It's possible that people might think that looks and smarts trade off. In this post, I talk about where this false dichotomy seems to be at play, why one might intuitively believe it, why such a belief is mistaken, and why this belief can wreak havoc on one's self-esteem and one's relationships.
As part of my series on mapping the political space, I talk about two intellectual periods, the Enlightenment and the Romantic movement, that embody and inspire two clusters of aesthetics. I go over how both of these aesthetics can be used for good or ill, and discuss how these aesthetics are adopted by various political ideologies/camps.
For some reason, people have a mental image of racism as violent, ignorant, lower-class, crude, crass, and irrational. I talk about what racist beliefs look like when they're held by genteel, polite, educated, upper class, scientifically-minded people, and why we should care about this form of racism.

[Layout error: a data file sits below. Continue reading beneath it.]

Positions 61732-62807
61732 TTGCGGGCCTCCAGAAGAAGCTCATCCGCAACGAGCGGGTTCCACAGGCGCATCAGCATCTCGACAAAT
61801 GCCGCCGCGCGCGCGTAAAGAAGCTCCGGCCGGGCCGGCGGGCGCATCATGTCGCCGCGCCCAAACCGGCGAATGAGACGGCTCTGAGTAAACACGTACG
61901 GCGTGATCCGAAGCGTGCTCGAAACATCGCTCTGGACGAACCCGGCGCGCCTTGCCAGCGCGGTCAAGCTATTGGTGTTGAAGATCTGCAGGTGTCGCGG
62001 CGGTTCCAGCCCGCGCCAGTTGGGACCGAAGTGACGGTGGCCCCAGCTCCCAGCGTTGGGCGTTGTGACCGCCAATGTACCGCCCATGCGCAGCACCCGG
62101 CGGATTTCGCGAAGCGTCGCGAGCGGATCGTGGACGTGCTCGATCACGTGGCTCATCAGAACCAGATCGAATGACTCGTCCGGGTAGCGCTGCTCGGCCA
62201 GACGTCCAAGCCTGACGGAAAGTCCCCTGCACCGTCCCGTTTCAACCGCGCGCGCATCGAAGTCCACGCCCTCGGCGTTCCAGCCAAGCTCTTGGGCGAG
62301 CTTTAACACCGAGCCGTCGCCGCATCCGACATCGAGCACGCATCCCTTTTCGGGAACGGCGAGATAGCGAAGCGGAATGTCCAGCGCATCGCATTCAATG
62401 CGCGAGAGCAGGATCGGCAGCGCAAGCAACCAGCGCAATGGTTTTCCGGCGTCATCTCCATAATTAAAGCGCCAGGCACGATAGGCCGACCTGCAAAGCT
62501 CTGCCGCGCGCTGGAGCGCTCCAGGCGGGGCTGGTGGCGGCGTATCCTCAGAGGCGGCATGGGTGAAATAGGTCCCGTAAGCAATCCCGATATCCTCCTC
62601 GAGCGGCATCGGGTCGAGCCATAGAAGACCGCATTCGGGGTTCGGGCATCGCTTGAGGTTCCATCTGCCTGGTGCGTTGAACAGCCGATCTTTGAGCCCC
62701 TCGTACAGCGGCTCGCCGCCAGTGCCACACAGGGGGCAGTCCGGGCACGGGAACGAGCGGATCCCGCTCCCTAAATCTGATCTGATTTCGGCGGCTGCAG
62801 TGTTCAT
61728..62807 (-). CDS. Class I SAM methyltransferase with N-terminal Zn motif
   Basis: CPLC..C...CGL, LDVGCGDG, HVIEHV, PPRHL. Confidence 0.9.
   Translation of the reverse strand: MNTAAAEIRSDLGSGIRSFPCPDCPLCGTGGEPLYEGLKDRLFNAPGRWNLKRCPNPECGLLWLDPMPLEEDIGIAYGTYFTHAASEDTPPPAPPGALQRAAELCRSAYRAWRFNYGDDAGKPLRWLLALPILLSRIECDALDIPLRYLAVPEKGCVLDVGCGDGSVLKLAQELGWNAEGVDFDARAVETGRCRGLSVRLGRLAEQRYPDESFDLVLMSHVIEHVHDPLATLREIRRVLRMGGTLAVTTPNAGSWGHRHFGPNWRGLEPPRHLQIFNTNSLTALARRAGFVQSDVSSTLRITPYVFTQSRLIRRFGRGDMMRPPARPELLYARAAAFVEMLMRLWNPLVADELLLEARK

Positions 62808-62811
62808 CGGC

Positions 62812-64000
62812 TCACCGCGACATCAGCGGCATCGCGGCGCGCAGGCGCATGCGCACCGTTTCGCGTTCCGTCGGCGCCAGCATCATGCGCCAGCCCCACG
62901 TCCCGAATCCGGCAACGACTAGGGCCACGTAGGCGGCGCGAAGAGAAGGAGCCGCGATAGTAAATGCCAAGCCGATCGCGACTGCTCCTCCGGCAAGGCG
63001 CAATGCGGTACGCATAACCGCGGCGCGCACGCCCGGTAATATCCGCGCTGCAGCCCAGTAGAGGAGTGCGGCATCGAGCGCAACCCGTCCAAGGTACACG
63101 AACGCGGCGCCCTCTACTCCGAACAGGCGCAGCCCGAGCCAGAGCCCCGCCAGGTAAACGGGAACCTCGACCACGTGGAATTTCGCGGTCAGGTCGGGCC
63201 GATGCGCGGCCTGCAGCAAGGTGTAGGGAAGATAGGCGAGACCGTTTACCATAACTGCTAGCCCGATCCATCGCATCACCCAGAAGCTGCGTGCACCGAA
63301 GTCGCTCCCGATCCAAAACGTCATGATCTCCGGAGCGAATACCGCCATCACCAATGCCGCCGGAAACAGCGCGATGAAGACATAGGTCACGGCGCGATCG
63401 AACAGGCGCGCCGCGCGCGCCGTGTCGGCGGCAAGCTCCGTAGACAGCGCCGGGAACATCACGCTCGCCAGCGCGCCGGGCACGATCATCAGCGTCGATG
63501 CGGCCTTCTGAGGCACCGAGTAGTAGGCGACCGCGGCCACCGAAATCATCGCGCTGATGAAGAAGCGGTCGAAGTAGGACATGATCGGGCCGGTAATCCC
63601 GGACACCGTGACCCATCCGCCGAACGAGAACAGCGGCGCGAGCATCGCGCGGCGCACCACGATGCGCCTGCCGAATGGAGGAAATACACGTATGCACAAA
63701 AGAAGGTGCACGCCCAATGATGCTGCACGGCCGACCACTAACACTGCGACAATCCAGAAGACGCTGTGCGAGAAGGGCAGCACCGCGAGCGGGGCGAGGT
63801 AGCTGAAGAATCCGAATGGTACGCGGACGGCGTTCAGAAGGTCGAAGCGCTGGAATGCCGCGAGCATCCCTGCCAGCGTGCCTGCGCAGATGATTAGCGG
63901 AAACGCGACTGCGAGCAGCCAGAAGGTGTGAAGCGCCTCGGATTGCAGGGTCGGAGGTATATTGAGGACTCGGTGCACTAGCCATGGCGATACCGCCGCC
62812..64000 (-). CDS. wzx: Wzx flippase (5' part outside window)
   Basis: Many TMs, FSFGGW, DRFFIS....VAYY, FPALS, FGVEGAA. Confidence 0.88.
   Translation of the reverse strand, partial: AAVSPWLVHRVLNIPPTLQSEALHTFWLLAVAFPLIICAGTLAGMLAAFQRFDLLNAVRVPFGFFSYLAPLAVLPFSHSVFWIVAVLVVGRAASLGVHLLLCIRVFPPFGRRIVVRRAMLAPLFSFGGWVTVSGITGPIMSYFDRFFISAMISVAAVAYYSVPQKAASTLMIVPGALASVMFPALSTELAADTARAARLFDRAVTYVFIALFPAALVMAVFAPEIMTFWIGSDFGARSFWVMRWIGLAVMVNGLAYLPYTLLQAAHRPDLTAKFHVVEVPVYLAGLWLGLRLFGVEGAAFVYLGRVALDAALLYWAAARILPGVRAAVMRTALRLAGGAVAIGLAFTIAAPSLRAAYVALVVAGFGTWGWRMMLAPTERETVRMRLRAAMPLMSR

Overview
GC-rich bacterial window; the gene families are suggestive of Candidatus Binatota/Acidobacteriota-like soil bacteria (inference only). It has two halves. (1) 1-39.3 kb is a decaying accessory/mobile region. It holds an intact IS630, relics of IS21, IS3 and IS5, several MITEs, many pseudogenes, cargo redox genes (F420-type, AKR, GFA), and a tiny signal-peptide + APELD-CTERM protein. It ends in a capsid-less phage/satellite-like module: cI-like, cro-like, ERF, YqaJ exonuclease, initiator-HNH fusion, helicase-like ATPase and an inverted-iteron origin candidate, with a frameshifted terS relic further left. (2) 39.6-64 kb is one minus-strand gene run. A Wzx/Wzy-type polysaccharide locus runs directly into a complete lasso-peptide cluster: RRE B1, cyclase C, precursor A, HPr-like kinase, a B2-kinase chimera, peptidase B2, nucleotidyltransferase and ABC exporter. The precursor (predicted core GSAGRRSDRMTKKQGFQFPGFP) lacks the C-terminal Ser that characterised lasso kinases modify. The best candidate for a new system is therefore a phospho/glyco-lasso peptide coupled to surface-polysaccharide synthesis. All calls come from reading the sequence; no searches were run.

I introduce some philosophical concepts (the is-ought problem and the notion of thick concepts) to illustrate why you cannot remove morals from political debate, why avoiding words like "racist" because they are "inherently alienating" is an unproductive exercise, and why explicitly appealing to values helps facilitate political discussion and communication.
One should always, in my opinion, be suspicious of incongruent dichotomies. I show how the false dichotomy of logic vs. emotion (thinking vs. feeling) is used to discredit groups of people and justify laziness.